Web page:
Remembering the feeling of “runners will be strong”—
  because I wanted to be defiant.
Remembering to hug family and friends more tightly—
  because that is what truly matters.
Remembering my first professional trip back to Boston—
  because I was so emotional.
The movie put the human cost in stark relief.
I continue wondering why people ever do this to each other.
Pondering whether I will ever want to run it again—
  because I’m not sure it is important for me.
Knowing that I will keep on running, whether Boston or not—
  because running promotes life and love.

Friday, January 6, 2017

Goals for 2017

With New Year's Day having come and gone a lot of people make resolutions.  I set goals.  Is there a difference?  I think so.  My goals are year long adventures.  Some of them are things I need to concentrate on every day.  But rarely is there something that if I miss one day (or even one week) it will be the end of the world.  Most of the goals this year are life refinements to make what I am already doing make more sense.  Here they are:
  1. Continue with my Mandarin studies
  2. Sleep more.  Last year I ran further than even before and I worked more hours than ever before, but I also gave up 18 minutes of sleep per day.  That was great for quantity of effort on various things.  Not always great for quality.
  3. Take two five minute “quiet times” or mediations or whatever I want to call them each day.  I know how valuable it can be.  Key is just to keep it up in the same way I do with running.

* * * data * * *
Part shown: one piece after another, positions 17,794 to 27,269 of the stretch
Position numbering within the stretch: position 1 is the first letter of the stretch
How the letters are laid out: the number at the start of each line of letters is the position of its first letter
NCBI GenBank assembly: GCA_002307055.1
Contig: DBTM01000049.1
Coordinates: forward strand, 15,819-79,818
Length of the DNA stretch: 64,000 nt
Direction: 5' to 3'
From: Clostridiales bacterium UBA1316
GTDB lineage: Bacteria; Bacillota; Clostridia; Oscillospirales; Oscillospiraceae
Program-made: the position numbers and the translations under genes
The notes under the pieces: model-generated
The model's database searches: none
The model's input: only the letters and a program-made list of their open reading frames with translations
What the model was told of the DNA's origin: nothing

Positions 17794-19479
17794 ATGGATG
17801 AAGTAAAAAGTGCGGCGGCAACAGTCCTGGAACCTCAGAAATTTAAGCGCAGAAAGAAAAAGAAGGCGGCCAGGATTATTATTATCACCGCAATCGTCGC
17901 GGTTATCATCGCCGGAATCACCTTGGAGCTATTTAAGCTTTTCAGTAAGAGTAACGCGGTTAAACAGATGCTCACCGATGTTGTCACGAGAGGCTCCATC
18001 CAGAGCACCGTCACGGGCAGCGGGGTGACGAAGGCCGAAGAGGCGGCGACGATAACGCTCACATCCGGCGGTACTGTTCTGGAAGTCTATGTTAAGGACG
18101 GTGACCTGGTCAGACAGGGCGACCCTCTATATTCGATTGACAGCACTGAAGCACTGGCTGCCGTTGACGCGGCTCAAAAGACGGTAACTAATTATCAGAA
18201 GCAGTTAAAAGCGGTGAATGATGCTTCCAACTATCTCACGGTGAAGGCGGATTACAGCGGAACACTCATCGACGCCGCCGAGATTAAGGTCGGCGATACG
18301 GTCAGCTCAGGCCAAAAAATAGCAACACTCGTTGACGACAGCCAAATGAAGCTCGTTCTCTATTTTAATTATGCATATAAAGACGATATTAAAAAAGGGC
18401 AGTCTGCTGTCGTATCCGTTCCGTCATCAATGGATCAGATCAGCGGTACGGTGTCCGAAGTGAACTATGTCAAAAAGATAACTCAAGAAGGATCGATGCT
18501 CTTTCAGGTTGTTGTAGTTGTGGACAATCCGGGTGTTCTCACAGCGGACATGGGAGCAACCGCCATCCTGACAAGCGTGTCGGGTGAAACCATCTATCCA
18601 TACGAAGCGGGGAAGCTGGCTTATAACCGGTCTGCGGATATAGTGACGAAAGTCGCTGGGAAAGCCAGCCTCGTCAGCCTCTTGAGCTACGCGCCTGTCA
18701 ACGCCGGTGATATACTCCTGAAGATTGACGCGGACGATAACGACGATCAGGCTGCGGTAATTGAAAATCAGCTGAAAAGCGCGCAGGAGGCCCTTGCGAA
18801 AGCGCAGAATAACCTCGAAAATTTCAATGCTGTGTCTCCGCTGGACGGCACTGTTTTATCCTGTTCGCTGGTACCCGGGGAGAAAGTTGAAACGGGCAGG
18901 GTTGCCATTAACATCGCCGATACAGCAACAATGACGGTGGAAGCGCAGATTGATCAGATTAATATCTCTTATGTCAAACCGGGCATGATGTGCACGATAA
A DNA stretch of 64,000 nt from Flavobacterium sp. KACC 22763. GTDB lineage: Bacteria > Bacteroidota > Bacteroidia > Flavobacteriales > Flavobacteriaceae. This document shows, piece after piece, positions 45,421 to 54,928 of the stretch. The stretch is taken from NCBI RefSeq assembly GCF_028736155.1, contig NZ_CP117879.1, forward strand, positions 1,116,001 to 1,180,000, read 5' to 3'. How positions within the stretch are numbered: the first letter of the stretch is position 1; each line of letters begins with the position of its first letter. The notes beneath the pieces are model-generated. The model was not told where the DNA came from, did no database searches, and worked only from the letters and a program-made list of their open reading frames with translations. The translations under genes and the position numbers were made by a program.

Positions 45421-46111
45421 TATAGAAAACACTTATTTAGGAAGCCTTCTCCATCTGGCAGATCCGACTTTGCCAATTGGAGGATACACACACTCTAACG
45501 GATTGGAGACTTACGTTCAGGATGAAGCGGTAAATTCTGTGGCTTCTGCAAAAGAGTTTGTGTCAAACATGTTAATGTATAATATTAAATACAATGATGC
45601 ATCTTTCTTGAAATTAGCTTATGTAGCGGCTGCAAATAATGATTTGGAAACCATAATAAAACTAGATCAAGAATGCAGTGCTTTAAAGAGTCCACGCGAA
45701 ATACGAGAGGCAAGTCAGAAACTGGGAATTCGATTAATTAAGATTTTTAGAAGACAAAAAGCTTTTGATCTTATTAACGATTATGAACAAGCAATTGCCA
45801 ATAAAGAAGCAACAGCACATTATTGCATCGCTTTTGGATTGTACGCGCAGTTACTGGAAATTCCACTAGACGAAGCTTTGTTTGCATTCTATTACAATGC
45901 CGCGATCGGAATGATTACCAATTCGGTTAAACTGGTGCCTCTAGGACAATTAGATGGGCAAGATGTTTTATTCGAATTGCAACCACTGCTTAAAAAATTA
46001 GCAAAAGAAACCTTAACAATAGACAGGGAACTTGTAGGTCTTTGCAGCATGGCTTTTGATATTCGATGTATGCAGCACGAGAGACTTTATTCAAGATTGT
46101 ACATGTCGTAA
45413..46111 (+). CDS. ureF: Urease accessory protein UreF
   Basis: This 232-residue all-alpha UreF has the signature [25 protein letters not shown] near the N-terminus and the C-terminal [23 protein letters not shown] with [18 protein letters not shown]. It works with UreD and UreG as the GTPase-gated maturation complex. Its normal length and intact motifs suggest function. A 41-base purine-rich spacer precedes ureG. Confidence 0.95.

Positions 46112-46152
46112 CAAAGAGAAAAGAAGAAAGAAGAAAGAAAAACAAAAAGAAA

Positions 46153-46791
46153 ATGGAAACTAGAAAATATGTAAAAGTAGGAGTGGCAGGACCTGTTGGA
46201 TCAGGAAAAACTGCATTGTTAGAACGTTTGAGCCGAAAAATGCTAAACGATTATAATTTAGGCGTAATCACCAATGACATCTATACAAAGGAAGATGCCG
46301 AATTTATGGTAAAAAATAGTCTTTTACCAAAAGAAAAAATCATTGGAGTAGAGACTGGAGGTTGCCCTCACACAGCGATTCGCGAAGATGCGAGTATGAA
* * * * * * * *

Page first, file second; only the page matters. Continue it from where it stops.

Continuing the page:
4. Continue to work intensely.  This year can be about smarter rather than harder.
  5. Continue to run intensely.  Not sure that “hard” can be escaped on this one.
  6. Journal every day.  Even if it is a string of words no more than one sentence long.  Write something that forces me to reflect on myself and my world each day.  I’ll learn more that way.  I’ll grow more that way.
  7. Finish writing projects.  Especially the one about my lessons from Comrades.  I got started and it has sat.  I also have a lot to write about mentoring.  Both for a talk in February, and in general.  People seem to respect my mentoring.
  8. Spend more time sitting at meals with family.  Cooking with family is great.  But we need more undistracted time together.
  9. Keep friendships going. 
  10. Find out about others’ passions. 
You will see that 3 and 6 are things for which I will be aiming for every day.  Number 2 I have to worry about each day but inevitably there will be ups and downs.  Number 8 is critical for family.  Number 9 is valuable.  And number 10 will help when I am looking for inspiration--learn more about what inspires others.

For number 5, my New Year's Day race was important.  This year, I don't have my races planned out other than anticipating Memorial Day weekend for MCVET, Father's Day weekend at GBMC, and the Turkey Trot.  I am also thinking of the JFK 50 miler, but I don't have any half or full marathons on my agenda.  For the 5K's, I'd love to go back under 20 minutes.  Yesterday's workout was the first step in that direction.  8x400 with none slower than 90 seconds and several at 86 seconds.  I let go of workouts like that for much of last year.  I need to get them back.

The is a good exemplar for much else in my life.  It's all about the "package deal."  Running is its own little package deal.  Life as a whole is a package deal.  It is up to me to assemble it in a meaningful way.